New Jersey’s Got “Terroir,” Celebrates State Wine Week Sept. 19-28

The winemakers’ art relies on the cultivation of select varieties of well-adapted grapes that thrive under sets of conditions unique to every site. The French have a single vocabulary word, “terroir,” to describe this broad set of interacting factors that includes the soils, their orientation, grape variety, farming practices, climate, local microclimate, wine making culture and technology. According to the New Jersey Department of Agriculture, New Jersey has 50 licensed wineries and is 10th in the nation in wine production, with 1.6 million gallons produced in 2012.  In 2013, New Jersey wineries sold 447,425 gallons of wine.

New Jersey Gov. Chris Christie honored the wine industry for being a growing contributor to the state’s economy, signing a proclamation declaring September 19 to 28 as New Jersey Wine Week.

New Jersey Secretary of Agriculture Douglas H. Fisher visited Working Dog Winery in East Windsor on September 16 to announce the beginning of Wine Week in New Jersey, celebrating the Garden State’s 2014 grape harvest. Joining him to kick off NJ Wine Week are (l-r) Larry Sharrott, Chairman of the Garden State Wine Growers Assoc.; Secretary Fisher; Alcoholic Beverage Control Dir. Michael Halfacre; Mark Carduner of Working Dog Winery; East Windsor Mayor Janice Mironov; and Rutgers School of Environmental and Biological Sciences Executive Dean Robert Goodman. Source: NJDA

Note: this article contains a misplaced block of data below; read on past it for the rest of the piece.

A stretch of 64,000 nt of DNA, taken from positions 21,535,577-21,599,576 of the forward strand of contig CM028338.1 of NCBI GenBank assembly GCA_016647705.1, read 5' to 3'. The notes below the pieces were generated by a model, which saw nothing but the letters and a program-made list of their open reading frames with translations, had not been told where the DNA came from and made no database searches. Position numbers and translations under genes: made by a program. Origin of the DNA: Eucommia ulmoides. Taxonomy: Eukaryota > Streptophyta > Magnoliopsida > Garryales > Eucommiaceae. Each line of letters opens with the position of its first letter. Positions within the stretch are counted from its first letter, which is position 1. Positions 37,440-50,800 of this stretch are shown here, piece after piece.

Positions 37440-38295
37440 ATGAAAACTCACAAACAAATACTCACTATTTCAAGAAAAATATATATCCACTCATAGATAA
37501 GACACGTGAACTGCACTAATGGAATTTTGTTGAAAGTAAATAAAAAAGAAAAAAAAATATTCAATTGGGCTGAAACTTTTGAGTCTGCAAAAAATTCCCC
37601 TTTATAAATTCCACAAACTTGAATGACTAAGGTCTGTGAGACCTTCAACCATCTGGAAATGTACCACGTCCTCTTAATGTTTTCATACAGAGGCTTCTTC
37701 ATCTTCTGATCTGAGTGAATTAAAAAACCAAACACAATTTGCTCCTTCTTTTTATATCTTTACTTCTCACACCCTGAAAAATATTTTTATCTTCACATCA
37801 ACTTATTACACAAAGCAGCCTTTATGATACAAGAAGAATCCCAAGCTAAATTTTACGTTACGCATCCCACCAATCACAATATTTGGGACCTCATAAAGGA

New Jersey Secretary of Agriculture Douglas H. Fisher visited Working Dog Winery in East Windsor on September 16 to announce the beginning of Wine Week in New Jersey, celebrating the Garden State’s 2014 grape harvest. Joining him to kick off NJ Wine Week are (l-r) Larry Sharrott, Chairman of the Garden State Wine Growers Assoc.; Secretary Fisher; Alcoholic Beverage Control Dir. Michael Halfacre; Mark Carduner of Working Dog Winery; East Windsor Mayor Janice Mironov; and Rutgers School of Environmental and Biological Sciences Executive Dean Robert Goodman. Photo: NJDA

[Read more...]

Jersey Crowds Brave the Sunshine to Taste Tomatoes: 2014 Tomato Tasting at Rutgers Snyder Farm

2014 Great Tomato Tasting

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While always well attended rain or shine, a record number of people pre-registered for the 2014 Tomato Tasting.

Armed with plastic forks, a crowd descended upon Rutgers Snyder Research Farm in Pittstown on August 27 to attend the Annual Snyder Farm Open House and Great Tomato Tasting. Tasters had an offering of eighty varieties of tomatoes to taste from as well as basil, peaches, apples and honey. The samplings provided a glimpse of some of the research crops grown at Snyder Farm and hayride farm tours gave an up close look at fruit and vegetable trials in the field. [Read more...]